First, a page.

The Salient features of The Consumer Protection Act,1986
In countries like India, customers or rather ‘consumers’ are treated as Gods. A consumer is someone who takes a service from a service provider. This service can be a person buying fruits from a fruit seller or a person taking broadband service from a provider. Thus, there is a relationship between the consumer and the provider. Now, when those service providers give a poor-quality service or frauds the consumer, the Consumer Protection Act,1986 comes to force.
The Consumer Protection Act was implemented in the year 1986 to safeguard the rights of the consumer. Before this act came to existence there was no such law which could protect the rights of a consumer. The only remedy that is available is to file a civil suit against those shopkeepers or the service provider.
Now we will understand some basic terminology under this specific act.
- ‘Consumer’- According to Section-2(1)(d) of the Act, a consumer is a person who purchases any goods or services or hires services for his own use and not for the manufacture or resale of that good. This indicate the consumers are the last mark of the product chain. For instance, a person goes to a shop and buys some flour from a shopkeeper in order to make bread for resale purpose. That person buying flour will not be a consumer.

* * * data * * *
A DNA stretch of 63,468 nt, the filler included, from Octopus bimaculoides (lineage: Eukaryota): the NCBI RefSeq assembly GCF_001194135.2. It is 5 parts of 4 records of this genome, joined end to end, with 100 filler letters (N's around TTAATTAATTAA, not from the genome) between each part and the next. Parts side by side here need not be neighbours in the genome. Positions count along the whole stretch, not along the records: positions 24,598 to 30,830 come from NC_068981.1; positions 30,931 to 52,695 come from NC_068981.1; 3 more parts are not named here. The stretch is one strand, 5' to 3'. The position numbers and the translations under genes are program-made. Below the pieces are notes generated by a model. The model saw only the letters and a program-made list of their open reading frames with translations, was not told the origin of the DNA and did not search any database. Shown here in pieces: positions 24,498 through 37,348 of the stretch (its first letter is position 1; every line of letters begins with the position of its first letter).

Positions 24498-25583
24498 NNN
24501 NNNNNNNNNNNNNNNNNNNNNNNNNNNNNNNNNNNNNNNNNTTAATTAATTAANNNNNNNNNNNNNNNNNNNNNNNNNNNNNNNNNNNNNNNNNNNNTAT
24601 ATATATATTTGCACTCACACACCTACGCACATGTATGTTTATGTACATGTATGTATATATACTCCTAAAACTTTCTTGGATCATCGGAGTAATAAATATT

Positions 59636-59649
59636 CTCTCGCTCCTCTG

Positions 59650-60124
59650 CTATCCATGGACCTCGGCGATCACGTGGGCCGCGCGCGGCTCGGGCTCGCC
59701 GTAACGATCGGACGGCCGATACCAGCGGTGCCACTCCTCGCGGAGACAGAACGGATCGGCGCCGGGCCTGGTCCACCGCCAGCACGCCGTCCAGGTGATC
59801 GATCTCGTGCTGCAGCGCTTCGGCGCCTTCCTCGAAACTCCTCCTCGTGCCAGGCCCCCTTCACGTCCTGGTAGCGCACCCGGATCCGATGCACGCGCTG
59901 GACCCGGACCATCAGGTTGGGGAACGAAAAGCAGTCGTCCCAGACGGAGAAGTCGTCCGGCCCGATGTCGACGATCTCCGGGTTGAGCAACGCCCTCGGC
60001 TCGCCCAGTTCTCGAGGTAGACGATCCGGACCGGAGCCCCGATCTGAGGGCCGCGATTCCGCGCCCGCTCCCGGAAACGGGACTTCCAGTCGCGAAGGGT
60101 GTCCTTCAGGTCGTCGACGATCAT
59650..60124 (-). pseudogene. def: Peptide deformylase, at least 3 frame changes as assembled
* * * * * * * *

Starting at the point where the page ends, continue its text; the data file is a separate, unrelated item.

- ‘Consumer dispute’- According to Section-2(1)(e) of the act, consumer dispute is termed as a situation when a person denies the allegations filed against him in a complaint.
- ‘Service’- According to Section-2(1)(o) of the act, ‘service’ means any description or any facility which is provided to the potential users and in not rendered free of charge or under a contract of a potential service.
- ‘Defect’- According to Section-2(1)(f) of the act, ‘defect’ means any fault, imperfection or shortcoming in the quality, quantity, potency and purity in standard which is to be maintained by law.
- ‘Complaint’- According to Section-2(1)(c) of the act, ‘complaint’ is any allegation made by a consumer against any faulty service, a bad quality product or unfair trade practices.
In this act, there are six rights of a consumer. These rights safeguard the consumer from the malpractice of the service providers. These rights are-
- Right to Safety– These rights refer to the rights to be protected against the making of goods and services which are hazardous to life and property of the consumer.
- Right to Information– It refers to the rights of a consumer to be informed about quality, quantity, potency, purity, standard and price of the goods and services.
- Right to Choose
- Right to be heard– It is referred to as the right to be heard and to be assured that consumers’ interest will receive due consideration at appropriate forum.
- Right to seek redressal– If any consumer has been exploited by the seller, he has the right to seek redressal i.e., he has the right to claim compensation. This right gives justice to the consumer.